New Music Feed

Kelly Moran at Roulette

The prepared piano - where a pianist places screws, forks and other foreign objects on the piano strings to create strange, eerie timbres - has long had a place in the world of contemporary classical music, notably in the avant-garde music of John Cage and George Crumb. Pianist and composer Kelly Moran was pursuing that same path, collaborating with prepared piano veterans like Margaret Leng Tan and releasing several albums of increasing complexity and rigor, culminating in 2017's Bloodroot, named by the NY Times as one of the year's best classical recordings.

But, before long, Moran found herself at an impasse which left her "banging her head against the wall." Not long after, she had what she describes as "her Eureka moment": 

“I was squatted down in the forest, listening to the sounds of the wind and the wildlife, and all the echoes surrounding me. I asked myself: How can I make music that feels like this: natural, connected, and effortless? So I went back to my piano, hit record, and went into this trance-like state where I improvised for several hours nonstop...When I listened back to the recordings, I felt like the music that I had produced that day felt really unbridled and joyous." 

Since then, Moran has reimagined the prepared piano as an instrument of ecstatic possibilities, enhanced by electronics and a less rigid, more improvised approach to performance. Specifically, Moran feeds her piano into MIDI software and a sampling keyboard, allowing her to electronically manipulate the recordings and play them back as complex, new sounds. 

Along the way, Moran was enlisted by Oneohtrix Point Never (a.k.a. Daniel Lopatin) to play keyboards in his touring band. That ultimately led to her signing by Lopatin's label Warp Records (also home to Aphex Twin, Brian Eno and Squarepusher, among others) which has resulted in two releases so far: November's Ultraviolet and the more recent EP Origin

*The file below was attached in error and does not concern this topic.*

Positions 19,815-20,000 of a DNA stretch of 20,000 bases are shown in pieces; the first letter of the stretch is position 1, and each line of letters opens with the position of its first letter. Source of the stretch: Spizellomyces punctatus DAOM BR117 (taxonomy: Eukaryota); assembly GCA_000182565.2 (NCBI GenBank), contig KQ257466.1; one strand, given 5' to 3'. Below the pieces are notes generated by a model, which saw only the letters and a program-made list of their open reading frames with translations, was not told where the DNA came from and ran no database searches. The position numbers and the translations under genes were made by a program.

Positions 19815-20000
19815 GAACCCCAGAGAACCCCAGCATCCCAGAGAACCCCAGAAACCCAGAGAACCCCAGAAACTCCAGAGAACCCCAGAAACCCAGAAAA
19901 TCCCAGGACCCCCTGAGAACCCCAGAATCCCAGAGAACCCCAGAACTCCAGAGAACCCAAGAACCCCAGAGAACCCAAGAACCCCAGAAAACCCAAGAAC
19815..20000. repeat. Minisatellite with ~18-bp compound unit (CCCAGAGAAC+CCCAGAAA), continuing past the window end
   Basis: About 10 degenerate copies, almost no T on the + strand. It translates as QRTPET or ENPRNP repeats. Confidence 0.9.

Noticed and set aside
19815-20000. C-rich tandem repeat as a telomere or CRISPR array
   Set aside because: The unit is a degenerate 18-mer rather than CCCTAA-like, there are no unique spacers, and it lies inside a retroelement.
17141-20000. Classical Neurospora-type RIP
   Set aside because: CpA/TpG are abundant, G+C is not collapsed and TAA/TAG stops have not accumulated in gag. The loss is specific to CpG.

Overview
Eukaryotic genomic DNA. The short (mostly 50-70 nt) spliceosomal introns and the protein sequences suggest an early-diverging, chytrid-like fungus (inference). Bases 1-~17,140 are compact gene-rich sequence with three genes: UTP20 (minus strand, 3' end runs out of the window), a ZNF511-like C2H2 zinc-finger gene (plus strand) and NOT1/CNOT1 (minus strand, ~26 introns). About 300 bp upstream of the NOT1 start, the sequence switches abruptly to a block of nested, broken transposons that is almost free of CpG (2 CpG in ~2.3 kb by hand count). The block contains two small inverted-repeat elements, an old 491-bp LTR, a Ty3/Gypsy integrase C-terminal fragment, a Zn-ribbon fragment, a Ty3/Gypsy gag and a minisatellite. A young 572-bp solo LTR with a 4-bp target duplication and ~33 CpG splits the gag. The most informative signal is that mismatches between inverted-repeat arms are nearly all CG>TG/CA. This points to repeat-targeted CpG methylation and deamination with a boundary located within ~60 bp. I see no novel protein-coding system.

On Monday 5/20, Moran performed at Roulette, completing her Van Lier artist-in-residence fellowship that began in March 2018 (prior to her joining Warp). The first half of the program consisted of music from Bloodroot and Origin, which was gentle and slowly evolving, like Erik Satie crossed with Terry Riley's ecstatic improvisations, with elements of wind chimes and Balinese gamelan. The electronic elements were subtle, subjugated to the prepared piano; Moran, in a flowing white dress complementing her long blond tresses, was the clear focus, lit by a simple spotlight. 

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2019 NYC Summer Music Preview

Celebrate Brooklyn 2018 It's up in the mid-80's today in NYC, which has got me thinking about my favorite time of year: summer, when all sorts of amazing music heads outdoors. In addition to some of our old faves - Celebrate Brooklyn, Summerstage, Warm Up - there are some exciting new additions this summer, such as Industry City's new Summer Series. Sadly, there are also several casualties this year, including Williamsburg's Northside Festival and Panorama. R.I.P.

Below are some highlights; check out our Summertime list on the right for updates throughout the summer. 

Celebrate Brooklyn: (June 4-August 10) My personal favorite of all the free NYC music festivals - and not just because it's walking distance from my apartment - Celebrate Brooklyn returns to the Prospect Park bandshell for it's 41st season with an eclectic lineup including R&B, Latin, indie, and roots music, most of it free. Highlights include a blockbuster opening night with Patti LaBelle (6/4), a double bill with Liz Phair and Ted Leo and the Pharmacists (6/29), bluegrass supergroup I'm With Her (Aiofe O'Donovan, Sarah Jarosz, and Sara Watkins, 7/18) and Canadian stalwarts Broken Social Scene (7/25). Benefit shows include The National with Courtney Barnett (6/12&13), Father John Misty with Jason Isbell and the 400 Unit (6/19) and Mac DeMarco (8/6).